I thought this was great fun. Probably because I was able to figure it out. If I hadn’t, I probably would have thought this was no fun. But it still leaves me wondering why there are so many bland answers in the grid. With no actual theme answers, couldn’t it have been a bit more lively? Or was it done by design to lead us away from looking at those long entries. Perhaps we’ll never know.

My first instinct is to ask how hard can it be to construct what is essentially a themeless grid and then massage the clues to get the message you need. As a constructor you would have quite a lot of freedom that you don’t normally have in a themed grid. But I expect there’s some nuance that I’m not grasping.

But all in all, I thought this was a fun mechanism for finding the answer which was clear and unambiguous and provided that dopamine rush we all crave. Four stars from me.

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19 Responses to WSJ Contest — Friday, March 22, 2019

  1. Heidi Birker says:

    I went through all the steps you went through, and the post it hint sent me through the other path. I thought there’s too many! But it worked out.

  2. Craig Mazin says:

    I failed to get this one, although I definitely had “after IT” as one possibility on my list of strategies.

    But I never thought for a moment the answer would be in the clues, because the grid fill was so bizarre. DISTRESSED and STRESSED? APP and APPORTION and APPALL? CURLUP and ICEUP? FAINTNESS and LATENESS?

    And then there were those funky words like PELF and PULI that practically screamed “I needed to be here to make the themers work.”

    But there *were* no themers.

    I like a good “use the clues” meta (Matt Gaffney’s meta that required you to look at the clues with quotes in them comes to mind), but if the grid fill is bizarre in multiple places, that’s a bit of an unearned red herring, IMO.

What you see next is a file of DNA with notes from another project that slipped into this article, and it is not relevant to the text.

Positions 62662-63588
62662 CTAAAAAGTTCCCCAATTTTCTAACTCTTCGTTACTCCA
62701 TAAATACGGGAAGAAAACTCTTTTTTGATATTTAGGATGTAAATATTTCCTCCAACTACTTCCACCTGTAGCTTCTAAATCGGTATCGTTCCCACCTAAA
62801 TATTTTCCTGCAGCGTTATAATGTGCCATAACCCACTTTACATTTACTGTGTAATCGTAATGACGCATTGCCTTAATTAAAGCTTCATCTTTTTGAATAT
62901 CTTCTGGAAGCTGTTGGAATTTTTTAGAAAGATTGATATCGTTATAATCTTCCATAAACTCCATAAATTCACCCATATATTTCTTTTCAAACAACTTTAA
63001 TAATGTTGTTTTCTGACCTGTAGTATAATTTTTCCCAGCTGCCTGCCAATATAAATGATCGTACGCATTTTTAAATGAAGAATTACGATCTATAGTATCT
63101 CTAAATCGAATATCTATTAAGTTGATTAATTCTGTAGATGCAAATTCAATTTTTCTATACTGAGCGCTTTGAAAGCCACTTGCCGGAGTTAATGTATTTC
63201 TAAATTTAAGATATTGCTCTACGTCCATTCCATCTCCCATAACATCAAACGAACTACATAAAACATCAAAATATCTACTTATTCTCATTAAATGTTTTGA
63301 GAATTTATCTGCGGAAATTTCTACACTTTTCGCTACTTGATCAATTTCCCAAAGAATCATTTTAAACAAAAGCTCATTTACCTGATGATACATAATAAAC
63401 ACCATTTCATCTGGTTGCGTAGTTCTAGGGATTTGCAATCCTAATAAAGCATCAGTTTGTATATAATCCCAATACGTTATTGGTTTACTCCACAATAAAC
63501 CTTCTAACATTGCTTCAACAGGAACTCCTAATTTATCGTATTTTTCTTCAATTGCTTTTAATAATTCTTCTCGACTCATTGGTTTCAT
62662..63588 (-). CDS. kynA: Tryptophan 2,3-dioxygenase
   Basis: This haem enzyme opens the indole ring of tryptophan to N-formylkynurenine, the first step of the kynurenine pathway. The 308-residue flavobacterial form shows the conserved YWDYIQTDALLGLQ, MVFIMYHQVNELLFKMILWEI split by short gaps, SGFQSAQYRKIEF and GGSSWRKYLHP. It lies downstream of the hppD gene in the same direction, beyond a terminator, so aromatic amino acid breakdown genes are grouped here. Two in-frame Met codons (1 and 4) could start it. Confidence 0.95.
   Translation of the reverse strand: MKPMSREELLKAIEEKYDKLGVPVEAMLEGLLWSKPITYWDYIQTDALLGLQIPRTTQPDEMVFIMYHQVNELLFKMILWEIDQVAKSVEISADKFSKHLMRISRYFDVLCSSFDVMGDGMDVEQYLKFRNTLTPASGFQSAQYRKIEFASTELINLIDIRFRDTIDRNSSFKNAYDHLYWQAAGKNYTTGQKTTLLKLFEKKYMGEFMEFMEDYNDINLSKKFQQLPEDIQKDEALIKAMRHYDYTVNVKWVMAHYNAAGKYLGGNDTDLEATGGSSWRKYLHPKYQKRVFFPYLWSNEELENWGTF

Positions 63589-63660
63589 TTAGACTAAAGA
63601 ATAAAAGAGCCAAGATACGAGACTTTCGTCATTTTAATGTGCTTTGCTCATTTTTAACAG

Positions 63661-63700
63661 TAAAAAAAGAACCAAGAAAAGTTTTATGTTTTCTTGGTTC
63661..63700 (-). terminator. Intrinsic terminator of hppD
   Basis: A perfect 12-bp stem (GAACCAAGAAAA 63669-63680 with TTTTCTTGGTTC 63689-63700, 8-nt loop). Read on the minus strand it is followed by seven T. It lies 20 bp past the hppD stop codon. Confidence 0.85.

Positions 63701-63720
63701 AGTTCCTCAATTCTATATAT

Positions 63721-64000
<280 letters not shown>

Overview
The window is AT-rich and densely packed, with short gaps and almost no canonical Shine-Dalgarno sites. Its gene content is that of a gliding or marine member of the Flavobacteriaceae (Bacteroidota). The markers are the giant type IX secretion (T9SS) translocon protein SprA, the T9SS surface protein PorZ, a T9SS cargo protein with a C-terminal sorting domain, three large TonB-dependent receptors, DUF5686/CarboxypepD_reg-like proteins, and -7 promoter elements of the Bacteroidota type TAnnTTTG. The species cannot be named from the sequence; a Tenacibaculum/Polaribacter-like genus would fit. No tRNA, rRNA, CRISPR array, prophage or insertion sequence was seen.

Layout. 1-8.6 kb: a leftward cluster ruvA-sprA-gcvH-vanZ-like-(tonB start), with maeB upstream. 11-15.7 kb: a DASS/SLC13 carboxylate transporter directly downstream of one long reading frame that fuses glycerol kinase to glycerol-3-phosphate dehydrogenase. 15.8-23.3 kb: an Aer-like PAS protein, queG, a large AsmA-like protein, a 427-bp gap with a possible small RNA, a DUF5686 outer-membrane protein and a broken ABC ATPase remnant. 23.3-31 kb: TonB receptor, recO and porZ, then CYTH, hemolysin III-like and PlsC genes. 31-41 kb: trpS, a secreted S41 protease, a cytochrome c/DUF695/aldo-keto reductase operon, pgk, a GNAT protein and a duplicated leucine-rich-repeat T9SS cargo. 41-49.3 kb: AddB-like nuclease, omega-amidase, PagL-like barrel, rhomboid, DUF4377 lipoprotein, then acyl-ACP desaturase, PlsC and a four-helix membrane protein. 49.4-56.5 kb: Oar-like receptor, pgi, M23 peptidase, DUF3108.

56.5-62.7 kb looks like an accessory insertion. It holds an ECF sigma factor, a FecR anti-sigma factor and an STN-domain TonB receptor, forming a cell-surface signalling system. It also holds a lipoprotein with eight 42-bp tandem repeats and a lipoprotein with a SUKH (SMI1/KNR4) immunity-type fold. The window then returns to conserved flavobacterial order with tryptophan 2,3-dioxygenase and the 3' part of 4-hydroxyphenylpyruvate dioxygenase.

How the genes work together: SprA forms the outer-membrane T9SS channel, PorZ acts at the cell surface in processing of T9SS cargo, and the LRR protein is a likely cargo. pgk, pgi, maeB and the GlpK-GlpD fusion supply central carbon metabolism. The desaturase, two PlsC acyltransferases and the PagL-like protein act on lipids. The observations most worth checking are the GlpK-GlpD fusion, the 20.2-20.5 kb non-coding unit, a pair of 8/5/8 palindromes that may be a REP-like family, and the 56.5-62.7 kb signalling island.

tl;dr the answer was MOLASSES but all I found were SOURGRAPES

    • Matthew G. says:

      I didn’t get it, either—and I spent a lot of time on it because it was the only thing standing between me and a perfect meta week as the MGWCC, Fireball, OTB, and PGWCC metas all fell quickly.

      I thought of looking at the letters after IT in the clues, but too quickly dismissed the idea when I saw that it would generate far more than eight letters. I try to keep a mental list of tricks that regularly work on me, and I need to remember not to assume how many letters will appear in the first step of the extraction.

  3. Lise says:

    I think the fill was constrained by having to make sure that there weren’t any “IT”s in any of the entries. That must have been hard to avoid.

    I could see that POST-IT was the key, and I also looked at those reverse ITs in the grid, but ultimately I had to walk away and come back for the aha! moment to strike.

    I liked IT!

    • Barttels says:

      The more you think about it, the more genius you realize this devious puzzle is. Great point about no uses of “it” in the grid! The construction is a marvel front & back.

      I knew exactly what to do. It never occurred to me where to do it. Stumped a lot of us chumps!

  4. Scott says:

    I followed your logic for about 6 of the 8 steps and (unfortunately) gave up too soon.

    • Scott says: